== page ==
• To develop a set of cognitive skills to be recognised as effective, respectable, well-informed, philosophically-trained members of a think-tank group of social organisations and social frontier thinkers able to generate innovative solutions to complex problems.
  • To explore varying cultural philosophies and draw universal themes of ethics and social reconstructionism to affect changes that will benefit the poor, marginalised, and alienated of all ethnic groups.
Such is the newer design we ought to explore to renew our intellectual prosperity. We must begin to become a nation of philosophers more than a nation of plunderers.

2 comments:

LC Teh said...

The ruling elites have had their enslaving agenda running for too long & too deeply entrenched. To get rid of the rot there has to be a surgery. That will involve a lot of pain and blood. Are we willing or ready to go that far? Without surgery, I doubt the cure can begin...

Anonymous said...

A breath-taking article, liberating in its honesty and accuracy.

Sadly, I find myself in agreement with the previous commentator. It is too late. The damage has been done. A nation that never bothered to examine its core values and non-economic fundamentals, to take a step back ahead of big decisions, and to cultivate institutions and fora that might act as the polity's conscience and mouthpiece - that sort of nation has made itself tragically vulnerable to the winds of history, and may be swept aside at any time like a cork floating on the ocean.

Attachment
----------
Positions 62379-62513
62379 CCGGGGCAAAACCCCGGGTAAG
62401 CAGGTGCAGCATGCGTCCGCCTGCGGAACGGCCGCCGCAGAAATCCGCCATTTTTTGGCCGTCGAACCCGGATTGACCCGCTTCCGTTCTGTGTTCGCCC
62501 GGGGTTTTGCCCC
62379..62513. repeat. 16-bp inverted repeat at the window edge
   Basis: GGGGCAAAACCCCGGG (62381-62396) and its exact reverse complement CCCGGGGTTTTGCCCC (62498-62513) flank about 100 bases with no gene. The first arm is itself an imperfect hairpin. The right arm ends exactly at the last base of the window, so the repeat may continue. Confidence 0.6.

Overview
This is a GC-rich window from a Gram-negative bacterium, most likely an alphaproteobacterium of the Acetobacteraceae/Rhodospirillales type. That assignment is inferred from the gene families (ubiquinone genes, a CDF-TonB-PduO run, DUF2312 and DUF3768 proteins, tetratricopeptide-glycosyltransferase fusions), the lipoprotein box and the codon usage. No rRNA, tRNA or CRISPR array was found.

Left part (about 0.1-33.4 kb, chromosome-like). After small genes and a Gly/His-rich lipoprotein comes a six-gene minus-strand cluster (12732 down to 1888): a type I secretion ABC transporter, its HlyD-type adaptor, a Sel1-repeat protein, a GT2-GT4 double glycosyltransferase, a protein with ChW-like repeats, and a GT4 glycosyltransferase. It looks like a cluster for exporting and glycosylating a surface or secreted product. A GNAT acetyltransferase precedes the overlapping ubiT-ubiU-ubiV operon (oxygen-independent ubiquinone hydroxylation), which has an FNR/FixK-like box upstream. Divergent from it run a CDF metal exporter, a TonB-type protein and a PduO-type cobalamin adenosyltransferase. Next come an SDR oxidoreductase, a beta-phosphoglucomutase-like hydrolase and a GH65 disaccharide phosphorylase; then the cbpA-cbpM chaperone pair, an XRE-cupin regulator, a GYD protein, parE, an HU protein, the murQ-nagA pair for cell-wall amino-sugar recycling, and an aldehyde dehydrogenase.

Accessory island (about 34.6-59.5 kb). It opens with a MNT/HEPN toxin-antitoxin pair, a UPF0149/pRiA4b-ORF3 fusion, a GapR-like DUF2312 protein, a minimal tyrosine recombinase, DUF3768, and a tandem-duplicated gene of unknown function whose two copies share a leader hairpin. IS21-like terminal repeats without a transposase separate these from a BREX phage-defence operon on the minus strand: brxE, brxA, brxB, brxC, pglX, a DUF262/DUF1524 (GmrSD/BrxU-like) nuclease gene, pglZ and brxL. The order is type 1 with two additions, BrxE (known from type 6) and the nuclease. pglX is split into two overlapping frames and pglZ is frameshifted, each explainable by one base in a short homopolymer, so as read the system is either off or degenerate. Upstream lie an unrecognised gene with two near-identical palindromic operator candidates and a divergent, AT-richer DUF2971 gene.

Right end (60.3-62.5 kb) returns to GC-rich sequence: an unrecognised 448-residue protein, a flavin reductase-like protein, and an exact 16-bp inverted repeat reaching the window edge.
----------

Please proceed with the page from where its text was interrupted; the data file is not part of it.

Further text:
I couldn't agree more with Dr Azly's observations on knowledge. There is indeed very little understanding in this country of what knowledge and learning really are about. Hence the massive 'going through the motions' and obsessing about written exams which in aggregate leaves our youngsters' minds frighteningly empty and devoid of intellectual curiosity or creativity of any kind.

At the university level, things get worse, much worse, and this is where I speak from first-hand experience: There is an active culture of suppressing thought and discussion in the classroom; of 'cutting down to size' any talented individual, be it a student or a lecturer; of punishing good and innovative work; and of shouting, exaggerating and intimidating that undermine, among other things, the most basic tenets and reputation of Islam as a force of peace, justice and moderation. I have actually found myself saying to some close friends: "If you gave someone a budget of US$10 billion and asked them to undermine and mess up an education system as much as they possibly can, I doubt they could have done a more thorough job than our successive education ministries over the past 40 years."